The $650 million Washington Convention Center opened in 2004 to rave reviews for its design and state-of-the-art facilities. With more than 700,000 square feet of convention space, the Center had more than one million visitors in its first year and generated $426 million in local delegate spending. It was also named Best New Convention Center by Meetings East magazine. The new center also made way for further downtown development by making the older facility redundant—it was imploded in 2004. In Dec. 2004, D.C. and Major League Baseball agreed to a financing package for a $400 million publicly financed baseball stadium to allow the former Montreal Expos (now the Washington Nationals) to move to D.C. Play at the new stadium, to be located at South Capitol and N Streets, SE, is projected to begin in 2008. Until that time, the Nationals will play at existing RFK Stadium, former home of the Washington Redskins.
Economic Development Information: Director, Washington, D.C. Marketing Center, D.C. Chamber of Commerce, 1710 H. Street, NW, 11th Floor, Washington, D.C. 20006; telephone (202)638-7333; fax (202)833-2693; email email@example.com
Ronald Reagan Washington National Airport, Dulles International Airport, and Baltimore-Washington International Airport handle the bulk of air freight in the area. For shipping, Washington, D.C. has its own port at the Anacostia and Potomac Rivers but mainly utilizes larger port facilities in Baltimore, Maryland, and in both Alexandria and Norfolk, Virginia.
The D.C. Department of Labor Services issued a report identifying high demand and emerging occupations for the years 2000-2010. Key white collar sectors included business management and financial services, lawyers, computer and technical specialists, and public relations. Blue collar and non-skilled growth areas include office clerks, secretaries, legal secretaries, laborers and movers, janitors and food service workers, and police officers. While government employment continues to shrink due to downsizing and streamlining, private-sector jobs have increased dramatically in the last decade, especially in the services sector. All sectors of the hospitality industry, the city's second strongest industry after the federal government, have reported strong growth due to the city's high number of tourists and travelers on government business. The new Convention Center, opened in 2004, will likely attract a vigorous convention business and stimulate new hotels, restaurants, and spending downtown.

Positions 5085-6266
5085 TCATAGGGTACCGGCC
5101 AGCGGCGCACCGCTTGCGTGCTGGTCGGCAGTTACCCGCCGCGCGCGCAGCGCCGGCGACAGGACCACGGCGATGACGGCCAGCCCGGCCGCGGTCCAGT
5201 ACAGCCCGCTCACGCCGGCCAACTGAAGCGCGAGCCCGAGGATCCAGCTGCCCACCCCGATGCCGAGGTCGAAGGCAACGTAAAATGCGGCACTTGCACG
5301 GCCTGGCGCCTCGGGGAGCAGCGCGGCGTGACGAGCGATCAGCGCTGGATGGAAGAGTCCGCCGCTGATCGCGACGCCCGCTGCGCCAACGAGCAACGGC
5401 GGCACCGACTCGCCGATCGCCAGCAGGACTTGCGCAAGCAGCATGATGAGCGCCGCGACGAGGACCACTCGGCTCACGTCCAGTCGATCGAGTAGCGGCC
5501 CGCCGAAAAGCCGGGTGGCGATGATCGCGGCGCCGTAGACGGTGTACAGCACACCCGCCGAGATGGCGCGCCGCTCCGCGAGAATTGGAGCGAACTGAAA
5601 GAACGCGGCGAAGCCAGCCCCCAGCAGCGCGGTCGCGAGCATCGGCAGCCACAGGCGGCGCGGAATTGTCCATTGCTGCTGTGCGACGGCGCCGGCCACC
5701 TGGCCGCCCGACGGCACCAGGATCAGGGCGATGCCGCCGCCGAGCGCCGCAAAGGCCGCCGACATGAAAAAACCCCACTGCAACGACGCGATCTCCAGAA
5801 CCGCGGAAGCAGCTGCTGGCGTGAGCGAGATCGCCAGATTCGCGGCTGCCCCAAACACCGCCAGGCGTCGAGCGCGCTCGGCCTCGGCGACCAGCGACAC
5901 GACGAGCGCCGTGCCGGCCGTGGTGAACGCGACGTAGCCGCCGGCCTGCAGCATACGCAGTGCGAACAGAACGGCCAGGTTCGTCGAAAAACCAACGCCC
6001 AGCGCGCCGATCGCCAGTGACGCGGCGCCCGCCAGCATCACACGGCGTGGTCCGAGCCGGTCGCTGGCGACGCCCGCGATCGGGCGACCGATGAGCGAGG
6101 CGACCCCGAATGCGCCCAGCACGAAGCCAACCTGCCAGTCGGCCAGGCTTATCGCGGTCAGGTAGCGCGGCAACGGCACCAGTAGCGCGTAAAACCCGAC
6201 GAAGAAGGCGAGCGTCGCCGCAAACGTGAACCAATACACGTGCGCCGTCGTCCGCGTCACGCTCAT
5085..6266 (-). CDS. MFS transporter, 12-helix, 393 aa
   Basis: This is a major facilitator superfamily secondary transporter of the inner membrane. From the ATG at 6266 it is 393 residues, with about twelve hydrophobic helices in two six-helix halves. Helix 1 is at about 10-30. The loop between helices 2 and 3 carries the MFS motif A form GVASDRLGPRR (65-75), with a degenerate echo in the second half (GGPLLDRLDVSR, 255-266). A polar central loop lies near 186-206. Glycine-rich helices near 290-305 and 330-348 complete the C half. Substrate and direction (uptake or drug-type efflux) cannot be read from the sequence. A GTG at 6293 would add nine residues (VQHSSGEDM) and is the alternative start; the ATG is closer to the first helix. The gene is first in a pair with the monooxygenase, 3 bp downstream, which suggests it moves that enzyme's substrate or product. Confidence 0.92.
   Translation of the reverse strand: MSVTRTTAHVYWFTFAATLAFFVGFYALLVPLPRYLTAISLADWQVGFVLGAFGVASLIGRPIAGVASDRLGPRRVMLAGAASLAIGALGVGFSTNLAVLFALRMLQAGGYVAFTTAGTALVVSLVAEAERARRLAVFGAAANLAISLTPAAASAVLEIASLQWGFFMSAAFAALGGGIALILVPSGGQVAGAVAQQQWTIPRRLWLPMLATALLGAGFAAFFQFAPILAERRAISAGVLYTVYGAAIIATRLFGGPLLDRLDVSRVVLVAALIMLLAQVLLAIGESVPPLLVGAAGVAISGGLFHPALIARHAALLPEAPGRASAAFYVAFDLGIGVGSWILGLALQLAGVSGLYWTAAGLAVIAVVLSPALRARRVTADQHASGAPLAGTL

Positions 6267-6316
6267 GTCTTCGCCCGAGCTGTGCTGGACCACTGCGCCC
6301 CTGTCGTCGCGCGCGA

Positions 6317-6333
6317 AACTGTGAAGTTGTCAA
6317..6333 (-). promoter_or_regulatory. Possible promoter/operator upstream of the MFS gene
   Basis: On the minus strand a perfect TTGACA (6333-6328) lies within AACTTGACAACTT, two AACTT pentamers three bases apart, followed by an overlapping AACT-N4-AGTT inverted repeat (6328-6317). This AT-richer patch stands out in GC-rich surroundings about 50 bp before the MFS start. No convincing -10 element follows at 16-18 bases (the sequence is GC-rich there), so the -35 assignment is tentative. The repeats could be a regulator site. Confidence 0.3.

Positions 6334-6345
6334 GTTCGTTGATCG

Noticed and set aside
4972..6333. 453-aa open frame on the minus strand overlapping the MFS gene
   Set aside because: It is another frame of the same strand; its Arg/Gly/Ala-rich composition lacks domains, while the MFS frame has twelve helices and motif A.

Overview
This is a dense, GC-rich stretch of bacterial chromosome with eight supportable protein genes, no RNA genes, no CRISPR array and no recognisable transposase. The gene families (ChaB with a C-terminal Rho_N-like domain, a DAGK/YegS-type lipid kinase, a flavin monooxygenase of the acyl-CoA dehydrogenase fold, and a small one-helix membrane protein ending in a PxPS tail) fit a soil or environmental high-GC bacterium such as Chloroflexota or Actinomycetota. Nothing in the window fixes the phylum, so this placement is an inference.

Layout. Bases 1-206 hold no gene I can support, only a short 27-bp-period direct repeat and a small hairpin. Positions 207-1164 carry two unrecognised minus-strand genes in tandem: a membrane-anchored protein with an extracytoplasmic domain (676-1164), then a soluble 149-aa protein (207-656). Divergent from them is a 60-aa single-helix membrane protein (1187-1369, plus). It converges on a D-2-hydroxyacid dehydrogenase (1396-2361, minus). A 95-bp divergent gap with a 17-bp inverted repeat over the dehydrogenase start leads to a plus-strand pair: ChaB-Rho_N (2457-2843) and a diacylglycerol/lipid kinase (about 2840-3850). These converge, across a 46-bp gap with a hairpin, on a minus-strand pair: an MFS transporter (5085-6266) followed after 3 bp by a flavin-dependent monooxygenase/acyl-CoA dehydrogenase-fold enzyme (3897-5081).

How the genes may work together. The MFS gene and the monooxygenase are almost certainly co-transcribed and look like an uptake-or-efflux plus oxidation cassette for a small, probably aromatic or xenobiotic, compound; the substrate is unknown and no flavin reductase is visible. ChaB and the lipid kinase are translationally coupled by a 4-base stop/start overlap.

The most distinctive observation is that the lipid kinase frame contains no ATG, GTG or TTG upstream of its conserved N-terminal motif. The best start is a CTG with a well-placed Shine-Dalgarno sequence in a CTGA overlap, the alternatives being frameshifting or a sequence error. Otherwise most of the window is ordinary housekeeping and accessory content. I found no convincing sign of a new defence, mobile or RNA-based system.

The following is a summary of data regarding the Washington, D.C. metropolitan area labor force for December 2004 (annual average figures unavailable).
Size of nonagricultural labor force: 673,800
Number of workers employed in . . .
construction and mining: 12,000
trade, transportation, and utilities: 28,800
financial activities: 30,400
professional and business services: 143,800
educational and health services: 93,700
leisure and hospitality: 51,800
other services: 59,200
Average hourly earnings of production workers employed in manufacturing: $16.73
Unemployment rate: 8.8% (December 2004)
Largest employers ranked by number of employees (2002):
George Washington University, Howard University, Washington Hospital Center, Georgetown University, Georgetown University Hospital, Children's National Medical Center, Fannie Mae, Howard University Hospital, American University.
A 2004 ACCRA study cited Washington, D.C. as the third highest metropolitan area in terms of cost of living in the United States, behind only New York and Los Angeles. Housing costs in Washington, D.C. are higher than U.S. averages due primarily to the fact that approximately two-thirds of all land is either owned or controlled by the federal government, foreign embassies, and other non-profit organizations, which renders that land and property tax-exempt. Housing prices range from $90,000 to well over $1 million. The cost of living for food and other essentials is more in line with nationwide standards. The city levies a 10 percent sales tax on restaurant meals, 14.5 percent tax on hotel rooms, and a 12 percent tax on motor vehicle parking in private garages.
The following is a summary of data regarding several key cost of living factors for the Washington, D.C. area.
2004 (3rd Quarter) ACCRA Average House Price: $505,428
2004 (3rd Quarter) ACCRA Cost of Living Index: 140.0 (U.S. average = 100.0)
Local income tax rate: Ranges from 5.0% to 9.5%
Local sales tax rate: 5.75%
Property tax rate: $0.96 per $100 of assessed valuation; assessed at 100% (2005)
Economic Information: Washington, D.C. Marketing Center, D.C. Chamber of Commerce, 1710 H. Street, NW, 11th Floor, Washington, D.C. 20006; telephone (202)638-7333; fax (202)833-2693; email firstname.lastname@example.org